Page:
GTA home prices have gone up a whopping 453% since 1996

Feb 23 2022, 3:53 pm

Home prices across the GTA may have shot up exponentially during the pandemic, but it’s not just the past few years of growth that have made them widely unaffordable.

A new report from RE/MAX took a look at the historical growth of GTA home prices and found a shocking 453% increase in the average home price over the past 25 years.

Between 1996 and 2021, more than two million homes were sold across the GTA, totalling over $1.1 trillion in sales. Back in 1996, the average home price was a mere $191,150. But by 2021, the average price jumped to a staggering $1,095,475 — a compound annual growth rate of 7.08%.

gta home prices


As for where prices grew the most, York Region takes home the top spot with an 874% increase, going from an average of $132,444 in 1996 to $1,291,217 in 2021. Durham Region followed in second, with prices going from $152,353 to $925,710 — a 507.6% jump.

As home prices soared, salaries have not kept pace. According to Statistics Canada’s 1996 census data, the average income in Ontario was $27,311. In 2019 — the most recently available data — the average income in Ontario was $49,500 — a roughly 181% increase.

Sales have skyrocketed right alongside prices, the RE/MAX report says, going up 118% over the past quarter-century. Dufferin County handily saw the biggest jump in sales, increasing from just 59 in 1996 to 722 in 2021 — a 1,123% bump. Halton region followed with a 463% jump in sales, and Toronto Central with a 169.2% increase.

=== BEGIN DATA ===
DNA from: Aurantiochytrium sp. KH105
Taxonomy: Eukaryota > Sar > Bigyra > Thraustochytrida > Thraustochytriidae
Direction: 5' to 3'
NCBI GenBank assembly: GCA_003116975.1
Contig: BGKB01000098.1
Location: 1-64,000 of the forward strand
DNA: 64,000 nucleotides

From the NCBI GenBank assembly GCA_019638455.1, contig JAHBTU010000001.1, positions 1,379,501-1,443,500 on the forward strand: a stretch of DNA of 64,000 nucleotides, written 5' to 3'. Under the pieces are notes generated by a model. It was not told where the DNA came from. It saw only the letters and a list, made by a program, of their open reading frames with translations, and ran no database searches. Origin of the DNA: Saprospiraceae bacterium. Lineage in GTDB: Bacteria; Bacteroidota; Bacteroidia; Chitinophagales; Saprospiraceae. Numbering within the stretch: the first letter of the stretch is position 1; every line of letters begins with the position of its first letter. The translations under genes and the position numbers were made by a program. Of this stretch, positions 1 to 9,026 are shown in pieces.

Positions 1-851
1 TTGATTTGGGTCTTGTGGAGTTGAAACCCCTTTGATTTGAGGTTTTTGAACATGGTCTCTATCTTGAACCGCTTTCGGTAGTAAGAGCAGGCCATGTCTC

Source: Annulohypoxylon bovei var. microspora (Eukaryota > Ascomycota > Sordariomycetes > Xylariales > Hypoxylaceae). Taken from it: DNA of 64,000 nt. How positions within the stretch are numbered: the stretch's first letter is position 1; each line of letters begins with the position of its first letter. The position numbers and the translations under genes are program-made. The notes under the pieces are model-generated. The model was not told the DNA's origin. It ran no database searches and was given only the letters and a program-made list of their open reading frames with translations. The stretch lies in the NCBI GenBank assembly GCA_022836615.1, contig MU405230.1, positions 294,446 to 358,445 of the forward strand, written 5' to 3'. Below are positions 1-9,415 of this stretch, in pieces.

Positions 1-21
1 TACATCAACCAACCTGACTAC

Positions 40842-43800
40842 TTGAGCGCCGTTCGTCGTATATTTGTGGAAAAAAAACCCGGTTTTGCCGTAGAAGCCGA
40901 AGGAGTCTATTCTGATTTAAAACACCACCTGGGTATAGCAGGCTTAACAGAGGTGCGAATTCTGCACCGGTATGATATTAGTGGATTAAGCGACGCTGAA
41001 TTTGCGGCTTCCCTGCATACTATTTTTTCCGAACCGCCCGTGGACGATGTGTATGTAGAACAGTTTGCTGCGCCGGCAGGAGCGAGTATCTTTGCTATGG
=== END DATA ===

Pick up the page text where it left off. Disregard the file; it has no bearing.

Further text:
New construction has been a significant factor in sales, the report says, particularly in Halton, Durham, Peel, and York.

“Over the years, the 905 communities offered affordable alternatives to those looking to purchase freehold properties,” the report reads. “Starter homes on smaller lots attracted many first-time buyers in locations to the west, north and east of the 416 area code, supported by the new and proposed expansion of GO train service and another 400-series highway servicing the GTA’s northeast/west corridor. The movement brought new life into older communities, forever changing the make-up of cities such as Milton, Whitby, Clarington, East Gwillimbury and Innisfil.”

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